George T. Jones

The first article below, with accompanying photograph, is from an unidentified newspaper clipping, ca. 1948. The second, third, and fourth items are from early 1945, and are also unidentified as to their sources. All were included in what appears to be a scrapbook prepared during World War II at Chatham High School. The scrapbook is now in the collection of the Pittsylvania Historical Society.

Sergeant First Class George T. Jones

Sergeant First Class George T. Jones

Chatham Soldier Begins Time on Ninth Hash Mark

Sergeant First Class George T. Jones, son of James E. Jones, of Chatham, and veteran of 25 years' army service, was recently sworn in for his ninth enlistment. He will spend a 90-day reenlistment furlough in the States, then return to his assignment at First Constabulary Brigade Headquarters, Wiesbaden, Germany.

Jones, who is the oldest man in point of service at First Brigade Headquarters, has spent most of his 24 years' duty with Coast Artillery units in the States and Panama. He fought with the 100th Infantry division in the Battle of the Bulge, was captured and held prisoner of war for three and one-half months.

Sgt. George Jones Missing In Action

Sgt. George T. Jones has been reported missing in action in Germany since December 21, the War Department notified his father, James E. Jones of Chatham.

The 36-year-old infantryman is a veteran of 21 years of regular Army service, having entered the armed forces before his 16th birthday. Last August Sgt. Jones returned to the continental United States after five years' duty in Panama, and following his furlough spent here with his father, he reported to an Army camp in Kansas for re-assignment. From the camp he left for overseas duty in the European theater of operations.

Sgt. George Jones Is War Prisoner
Was Once ’Missing‚

CHATHAM, Va. March 5 — Sgt. George T. Jones, 36, who was reported missing in action in Germany on December 21, wrote a card to his father, James E. Jones of Chatham, telling him that he is a prisoner of war of the Germans and is in good health.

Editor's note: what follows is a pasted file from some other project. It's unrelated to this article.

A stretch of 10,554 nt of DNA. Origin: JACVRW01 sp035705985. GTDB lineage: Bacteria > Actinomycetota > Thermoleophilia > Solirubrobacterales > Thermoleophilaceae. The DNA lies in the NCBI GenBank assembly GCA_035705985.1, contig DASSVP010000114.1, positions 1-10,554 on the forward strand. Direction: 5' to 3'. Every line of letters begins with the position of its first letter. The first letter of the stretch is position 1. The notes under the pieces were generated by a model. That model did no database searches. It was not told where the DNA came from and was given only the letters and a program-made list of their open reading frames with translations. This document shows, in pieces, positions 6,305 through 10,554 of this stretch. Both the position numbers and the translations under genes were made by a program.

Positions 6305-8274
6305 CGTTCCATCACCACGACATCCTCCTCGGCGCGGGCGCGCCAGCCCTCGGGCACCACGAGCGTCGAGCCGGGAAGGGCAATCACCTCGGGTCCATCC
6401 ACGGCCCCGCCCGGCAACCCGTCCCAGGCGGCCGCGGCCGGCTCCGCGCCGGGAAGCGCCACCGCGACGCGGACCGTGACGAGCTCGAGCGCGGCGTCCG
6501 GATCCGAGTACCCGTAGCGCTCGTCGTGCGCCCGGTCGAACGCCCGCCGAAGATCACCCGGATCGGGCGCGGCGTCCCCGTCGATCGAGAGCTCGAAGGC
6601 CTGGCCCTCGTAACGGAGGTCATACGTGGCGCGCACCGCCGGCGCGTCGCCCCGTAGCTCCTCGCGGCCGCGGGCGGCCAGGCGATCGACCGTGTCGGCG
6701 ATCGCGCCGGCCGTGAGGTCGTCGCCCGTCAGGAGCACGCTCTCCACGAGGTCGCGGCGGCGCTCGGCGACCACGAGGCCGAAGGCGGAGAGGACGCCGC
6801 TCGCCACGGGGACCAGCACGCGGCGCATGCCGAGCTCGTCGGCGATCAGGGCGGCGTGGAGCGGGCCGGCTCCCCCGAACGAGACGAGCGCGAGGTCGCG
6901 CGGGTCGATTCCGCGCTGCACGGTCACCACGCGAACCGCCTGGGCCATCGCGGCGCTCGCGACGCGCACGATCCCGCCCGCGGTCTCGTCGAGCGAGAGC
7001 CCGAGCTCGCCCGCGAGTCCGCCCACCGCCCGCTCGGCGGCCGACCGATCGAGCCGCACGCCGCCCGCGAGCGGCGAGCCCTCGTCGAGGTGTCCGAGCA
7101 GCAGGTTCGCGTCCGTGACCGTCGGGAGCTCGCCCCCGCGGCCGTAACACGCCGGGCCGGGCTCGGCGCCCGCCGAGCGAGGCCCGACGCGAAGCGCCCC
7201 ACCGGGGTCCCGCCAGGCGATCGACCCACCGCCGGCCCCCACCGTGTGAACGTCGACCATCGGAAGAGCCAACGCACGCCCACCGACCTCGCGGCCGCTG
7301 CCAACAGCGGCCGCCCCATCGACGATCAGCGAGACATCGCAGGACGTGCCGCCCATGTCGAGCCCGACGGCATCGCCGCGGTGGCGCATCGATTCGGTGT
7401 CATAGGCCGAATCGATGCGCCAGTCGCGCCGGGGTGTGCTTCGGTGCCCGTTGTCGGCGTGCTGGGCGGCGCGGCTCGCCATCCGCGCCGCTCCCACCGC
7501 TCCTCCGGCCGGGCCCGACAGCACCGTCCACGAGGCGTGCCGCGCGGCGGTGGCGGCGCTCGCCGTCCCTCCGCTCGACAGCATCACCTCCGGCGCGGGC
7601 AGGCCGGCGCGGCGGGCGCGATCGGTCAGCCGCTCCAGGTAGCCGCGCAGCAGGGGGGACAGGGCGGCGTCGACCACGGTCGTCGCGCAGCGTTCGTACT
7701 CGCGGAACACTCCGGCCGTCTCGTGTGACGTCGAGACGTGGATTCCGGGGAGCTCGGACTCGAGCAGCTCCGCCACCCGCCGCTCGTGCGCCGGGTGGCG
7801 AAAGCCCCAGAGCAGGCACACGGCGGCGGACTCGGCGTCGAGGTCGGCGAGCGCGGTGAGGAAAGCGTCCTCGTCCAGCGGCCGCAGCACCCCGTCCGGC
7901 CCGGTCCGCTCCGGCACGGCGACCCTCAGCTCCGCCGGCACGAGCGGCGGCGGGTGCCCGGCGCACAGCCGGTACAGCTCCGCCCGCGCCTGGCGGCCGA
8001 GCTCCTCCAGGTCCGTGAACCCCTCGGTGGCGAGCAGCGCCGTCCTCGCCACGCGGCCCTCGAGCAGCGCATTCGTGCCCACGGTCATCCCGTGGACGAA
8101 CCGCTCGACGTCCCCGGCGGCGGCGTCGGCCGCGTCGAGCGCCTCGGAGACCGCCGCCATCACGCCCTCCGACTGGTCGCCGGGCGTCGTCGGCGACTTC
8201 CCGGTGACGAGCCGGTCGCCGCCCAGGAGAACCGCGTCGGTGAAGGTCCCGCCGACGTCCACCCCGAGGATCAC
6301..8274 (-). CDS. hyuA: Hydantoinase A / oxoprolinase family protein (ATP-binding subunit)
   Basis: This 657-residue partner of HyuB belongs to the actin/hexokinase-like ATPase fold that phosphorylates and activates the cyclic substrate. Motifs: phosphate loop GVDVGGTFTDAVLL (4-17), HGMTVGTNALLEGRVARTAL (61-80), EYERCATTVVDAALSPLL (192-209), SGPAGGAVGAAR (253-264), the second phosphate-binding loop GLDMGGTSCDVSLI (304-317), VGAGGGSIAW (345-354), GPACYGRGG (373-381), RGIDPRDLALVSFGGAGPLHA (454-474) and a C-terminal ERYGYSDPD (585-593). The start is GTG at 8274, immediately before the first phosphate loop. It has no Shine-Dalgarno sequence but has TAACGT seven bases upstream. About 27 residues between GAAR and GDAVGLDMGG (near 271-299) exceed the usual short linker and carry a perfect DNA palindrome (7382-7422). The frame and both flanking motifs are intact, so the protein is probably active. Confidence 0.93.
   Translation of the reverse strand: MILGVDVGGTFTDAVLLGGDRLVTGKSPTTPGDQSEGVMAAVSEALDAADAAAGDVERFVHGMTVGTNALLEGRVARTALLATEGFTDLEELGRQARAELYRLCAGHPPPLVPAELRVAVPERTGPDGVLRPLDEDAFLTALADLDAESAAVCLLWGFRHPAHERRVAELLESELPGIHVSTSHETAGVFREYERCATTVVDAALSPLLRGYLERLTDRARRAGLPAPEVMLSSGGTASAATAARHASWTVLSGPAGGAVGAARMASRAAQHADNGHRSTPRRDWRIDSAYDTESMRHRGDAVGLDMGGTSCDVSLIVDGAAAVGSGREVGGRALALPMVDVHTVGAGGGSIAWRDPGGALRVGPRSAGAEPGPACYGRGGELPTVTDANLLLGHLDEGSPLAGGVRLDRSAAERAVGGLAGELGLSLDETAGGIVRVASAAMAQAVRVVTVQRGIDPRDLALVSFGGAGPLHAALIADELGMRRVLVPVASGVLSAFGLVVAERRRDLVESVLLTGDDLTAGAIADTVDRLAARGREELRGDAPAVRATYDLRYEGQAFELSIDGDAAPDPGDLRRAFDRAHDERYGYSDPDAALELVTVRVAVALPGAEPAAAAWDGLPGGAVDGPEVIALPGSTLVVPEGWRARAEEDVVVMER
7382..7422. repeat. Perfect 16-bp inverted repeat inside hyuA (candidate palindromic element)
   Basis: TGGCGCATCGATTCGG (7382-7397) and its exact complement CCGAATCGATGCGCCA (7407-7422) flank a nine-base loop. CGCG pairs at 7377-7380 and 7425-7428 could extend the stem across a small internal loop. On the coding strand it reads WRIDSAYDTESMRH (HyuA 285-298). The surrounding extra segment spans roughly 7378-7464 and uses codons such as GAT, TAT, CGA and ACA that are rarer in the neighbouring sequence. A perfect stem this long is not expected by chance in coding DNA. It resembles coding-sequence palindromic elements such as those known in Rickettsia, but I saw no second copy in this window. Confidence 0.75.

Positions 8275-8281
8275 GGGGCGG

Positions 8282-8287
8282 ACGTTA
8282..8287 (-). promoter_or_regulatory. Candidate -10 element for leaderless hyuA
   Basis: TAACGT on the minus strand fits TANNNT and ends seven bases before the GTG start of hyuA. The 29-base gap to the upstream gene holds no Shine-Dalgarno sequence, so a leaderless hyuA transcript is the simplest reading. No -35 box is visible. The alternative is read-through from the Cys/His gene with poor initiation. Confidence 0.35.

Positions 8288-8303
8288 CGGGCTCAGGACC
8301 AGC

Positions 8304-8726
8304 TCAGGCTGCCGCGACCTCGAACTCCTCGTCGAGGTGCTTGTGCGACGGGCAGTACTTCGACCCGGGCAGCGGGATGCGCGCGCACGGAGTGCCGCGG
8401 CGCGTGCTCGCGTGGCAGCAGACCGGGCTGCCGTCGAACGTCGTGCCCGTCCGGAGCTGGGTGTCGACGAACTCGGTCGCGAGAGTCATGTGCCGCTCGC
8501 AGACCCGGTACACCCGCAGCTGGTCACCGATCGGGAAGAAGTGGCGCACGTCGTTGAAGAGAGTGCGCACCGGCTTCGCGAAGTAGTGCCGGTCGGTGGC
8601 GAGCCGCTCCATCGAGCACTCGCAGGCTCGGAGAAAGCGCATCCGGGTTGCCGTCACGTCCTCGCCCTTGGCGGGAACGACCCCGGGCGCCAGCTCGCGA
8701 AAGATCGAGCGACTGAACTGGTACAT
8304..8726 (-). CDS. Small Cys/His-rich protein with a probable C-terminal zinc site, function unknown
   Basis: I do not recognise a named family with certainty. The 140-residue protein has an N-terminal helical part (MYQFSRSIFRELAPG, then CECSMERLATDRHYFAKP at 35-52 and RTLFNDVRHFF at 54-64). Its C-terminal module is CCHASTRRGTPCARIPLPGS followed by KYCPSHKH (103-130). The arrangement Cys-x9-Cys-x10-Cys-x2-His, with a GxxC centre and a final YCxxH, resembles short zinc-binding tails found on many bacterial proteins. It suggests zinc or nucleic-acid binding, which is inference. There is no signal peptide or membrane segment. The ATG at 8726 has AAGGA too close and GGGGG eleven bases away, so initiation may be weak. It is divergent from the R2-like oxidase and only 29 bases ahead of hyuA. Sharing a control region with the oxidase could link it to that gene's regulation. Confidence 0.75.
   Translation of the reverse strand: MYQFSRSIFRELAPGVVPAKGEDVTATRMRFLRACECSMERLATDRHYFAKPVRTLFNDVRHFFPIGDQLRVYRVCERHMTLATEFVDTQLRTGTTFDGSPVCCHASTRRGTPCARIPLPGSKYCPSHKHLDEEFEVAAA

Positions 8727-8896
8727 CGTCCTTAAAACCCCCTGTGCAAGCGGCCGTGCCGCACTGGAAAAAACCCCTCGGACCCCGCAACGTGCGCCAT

The card, written in longhand by the infantryman, was the first information his father had received since the soldier was reported missing, and it was also the first communication received from him since last November.

Sgt. Jones is a veteran of 21 years of service in the Army, having joined the service when he was 15 years of age. For some time he was assigned to duty in Panama until last August when he returned home on furlough and left for European duty last September.

He is the brother of Lt. Clevis Jones, bombardier, who was decorated six times for service in the Pacific theatre of operations. Lt. Jones is now stationed at Ardmore Army Air Field, Ardmore, Oklahoma.

One Danville and One Chatham Soldier Freed

By Lee McCardell
Baltimore Sunpapers War Correspondent
(Distributed by the A.P.)

WITH THE U.S. 3RD ARMY. - (Delayed) - American prisoners of war liberated when the sixth Armored Division overran a Stalag near Ziegnain last Friday included the following:

(VIRGINIA) T/4 Raymond Sayers of (101 North Belmont St.) Richmond; T/4 John E. Stanton of Hopewell; Sgt. Walter W. Wheeler of Dante; Sgt. Henry L. Hendricks of Lynchburg; Sgt. George T. Jones of Chatham; Sgt. Riner Thompson of Riner; T/5 Walker S. Marshall of Hanover; Sgt. Evert Duncan of Danville.

All these men are safe and well. I saw and talked personally to almost all of them.

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